"In most cases we didn't feel they even deserved a patent," said Sottile. The cosmetic parts in question are so similar to their aftermarket counterparts that Sottile said that QPC has a hard time seeing how they rose to the standard of getting a design patent.
According to Sottile, the car companies currently have a "near monopoly" on the crash parts market with 72% control of the market and these design patents will only increase that holding.
QPC is gathering support for legislation the group may introduce in Congress sometime this year.
QPC originally introduced a bill into Congress in 2009; it aimed to make the act of providing a part solely for the purpose of repair exempt from design patent infringement. It was based on current laws in Australia and the UK known as "repair clauses." That bill did not get voted on by the full Senate and House before their session closed.
QPC is currently working in a bipartisan manner to explore potential legislative solutions to the design patent issue for introduction to the current Congress that is in session.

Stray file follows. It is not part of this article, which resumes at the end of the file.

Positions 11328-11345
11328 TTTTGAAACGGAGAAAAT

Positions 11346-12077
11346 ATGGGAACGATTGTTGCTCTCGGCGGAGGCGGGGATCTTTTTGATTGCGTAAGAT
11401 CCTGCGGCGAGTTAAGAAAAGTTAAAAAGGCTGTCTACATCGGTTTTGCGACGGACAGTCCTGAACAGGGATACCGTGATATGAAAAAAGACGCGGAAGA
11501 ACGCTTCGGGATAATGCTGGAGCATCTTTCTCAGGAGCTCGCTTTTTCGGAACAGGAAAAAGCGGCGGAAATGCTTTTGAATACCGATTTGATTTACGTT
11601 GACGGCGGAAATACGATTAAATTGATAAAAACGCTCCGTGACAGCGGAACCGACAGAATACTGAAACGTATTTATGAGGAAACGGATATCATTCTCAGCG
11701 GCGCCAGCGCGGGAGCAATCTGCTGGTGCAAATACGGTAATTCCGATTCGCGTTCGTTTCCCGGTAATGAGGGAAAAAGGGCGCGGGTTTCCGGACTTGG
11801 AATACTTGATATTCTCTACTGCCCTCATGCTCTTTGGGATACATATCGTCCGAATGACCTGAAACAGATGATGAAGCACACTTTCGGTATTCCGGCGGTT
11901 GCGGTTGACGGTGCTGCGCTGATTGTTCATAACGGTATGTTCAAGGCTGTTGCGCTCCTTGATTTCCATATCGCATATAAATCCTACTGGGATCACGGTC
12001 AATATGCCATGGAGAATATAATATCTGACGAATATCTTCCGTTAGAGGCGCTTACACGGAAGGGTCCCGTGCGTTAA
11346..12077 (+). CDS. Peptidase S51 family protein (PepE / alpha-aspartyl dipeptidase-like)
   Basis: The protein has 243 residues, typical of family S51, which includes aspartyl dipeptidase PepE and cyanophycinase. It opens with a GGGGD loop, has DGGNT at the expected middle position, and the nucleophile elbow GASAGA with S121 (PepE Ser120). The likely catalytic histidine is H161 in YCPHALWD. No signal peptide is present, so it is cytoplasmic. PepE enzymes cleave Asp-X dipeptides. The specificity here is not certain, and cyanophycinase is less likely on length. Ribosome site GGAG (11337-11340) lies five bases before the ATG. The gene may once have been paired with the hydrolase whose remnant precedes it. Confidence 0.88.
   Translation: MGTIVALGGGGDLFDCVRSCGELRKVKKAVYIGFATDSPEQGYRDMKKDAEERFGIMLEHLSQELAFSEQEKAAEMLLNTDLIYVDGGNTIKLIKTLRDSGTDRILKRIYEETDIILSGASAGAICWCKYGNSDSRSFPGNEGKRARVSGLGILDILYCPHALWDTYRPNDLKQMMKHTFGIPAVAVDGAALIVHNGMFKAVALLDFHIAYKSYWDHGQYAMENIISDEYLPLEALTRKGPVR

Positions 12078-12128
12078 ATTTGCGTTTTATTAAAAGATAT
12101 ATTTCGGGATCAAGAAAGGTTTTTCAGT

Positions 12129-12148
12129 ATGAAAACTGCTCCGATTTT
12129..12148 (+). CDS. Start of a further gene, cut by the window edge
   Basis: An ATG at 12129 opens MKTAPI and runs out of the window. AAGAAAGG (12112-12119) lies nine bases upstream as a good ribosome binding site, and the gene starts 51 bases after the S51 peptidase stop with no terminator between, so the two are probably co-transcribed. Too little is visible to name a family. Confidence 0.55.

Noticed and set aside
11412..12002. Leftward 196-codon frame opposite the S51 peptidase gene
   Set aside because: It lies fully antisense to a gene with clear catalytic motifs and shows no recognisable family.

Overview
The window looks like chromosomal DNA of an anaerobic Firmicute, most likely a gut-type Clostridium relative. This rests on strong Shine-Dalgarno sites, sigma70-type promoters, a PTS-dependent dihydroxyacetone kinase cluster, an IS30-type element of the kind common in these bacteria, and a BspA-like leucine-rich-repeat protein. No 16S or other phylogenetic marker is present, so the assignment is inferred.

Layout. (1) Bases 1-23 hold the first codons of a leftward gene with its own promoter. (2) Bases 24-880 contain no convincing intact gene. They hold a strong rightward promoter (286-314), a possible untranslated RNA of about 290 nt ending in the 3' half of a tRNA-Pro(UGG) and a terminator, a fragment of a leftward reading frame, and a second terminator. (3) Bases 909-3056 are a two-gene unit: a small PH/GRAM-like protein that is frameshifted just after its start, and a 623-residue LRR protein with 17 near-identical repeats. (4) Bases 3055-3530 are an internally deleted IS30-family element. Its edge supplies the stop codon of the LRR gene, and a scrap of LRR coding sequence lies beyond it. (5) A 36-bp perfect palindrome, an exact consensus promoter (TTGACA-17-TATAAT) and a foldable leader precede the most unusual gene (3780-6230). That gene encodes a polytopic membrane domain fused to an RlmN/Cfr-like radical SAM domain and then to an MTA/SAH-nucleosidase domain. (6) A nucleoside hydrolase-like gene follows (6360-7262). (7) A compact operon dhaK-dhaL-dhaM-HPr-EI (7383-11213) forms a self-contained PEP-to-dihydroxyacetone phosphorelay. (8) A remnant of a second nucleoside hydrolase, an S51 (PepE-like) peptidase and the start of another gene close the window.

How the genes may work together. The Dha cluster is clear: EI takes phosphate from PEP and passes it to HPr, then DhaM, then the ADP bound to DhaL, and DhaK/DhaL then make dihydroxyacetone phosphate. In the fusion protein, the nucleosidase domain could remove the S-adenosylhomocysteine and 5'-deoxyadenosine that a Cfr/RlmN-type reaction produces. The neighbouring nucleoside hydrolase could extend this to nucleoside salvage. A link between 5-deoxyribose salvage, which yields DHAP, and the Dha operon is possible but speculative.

QPC has had several meetings with Congress, including a meeting with the House Intellectual Property Subcommittee and a full Judiciary House meeting. According to Sottile, the support for reforming design patent laws with a repair clause is there, the group is just awaiting reintroduction in Congress.
"If a patent is awarded, competition in the secondary market should still be permitted," said Sottile.
Sottile made the distinction that QPC has no intention of prohibiting the protection a patent provides primary competitors against each other with the legislation -- "but in the secondary market, when the part is only provided for repair, we don't think it should be subject to design patent enforcement," said Sottile.
For example, QPC believes that design patent laws should protect BMW's signature grille from Ford recreating it and using it on their Fiesta, but it should not prevent aftermarket parts companies from recreating the BMW grille for replacement on a damaged BMW vehicle.
Sottile also mentioned that the preservation of competition in the parts market in this manner ultimately allows for the consumer to benefit.
"There's a big cost difference between these parts; about 25 to 60 percent," said Sottile. "The timing is critical in this economy."
For more information about QPC and their legislative endeavors please visit www.keepautopartsaffordable.org.
The full text of the QPC's past legislation can also be seen by clicking HERE.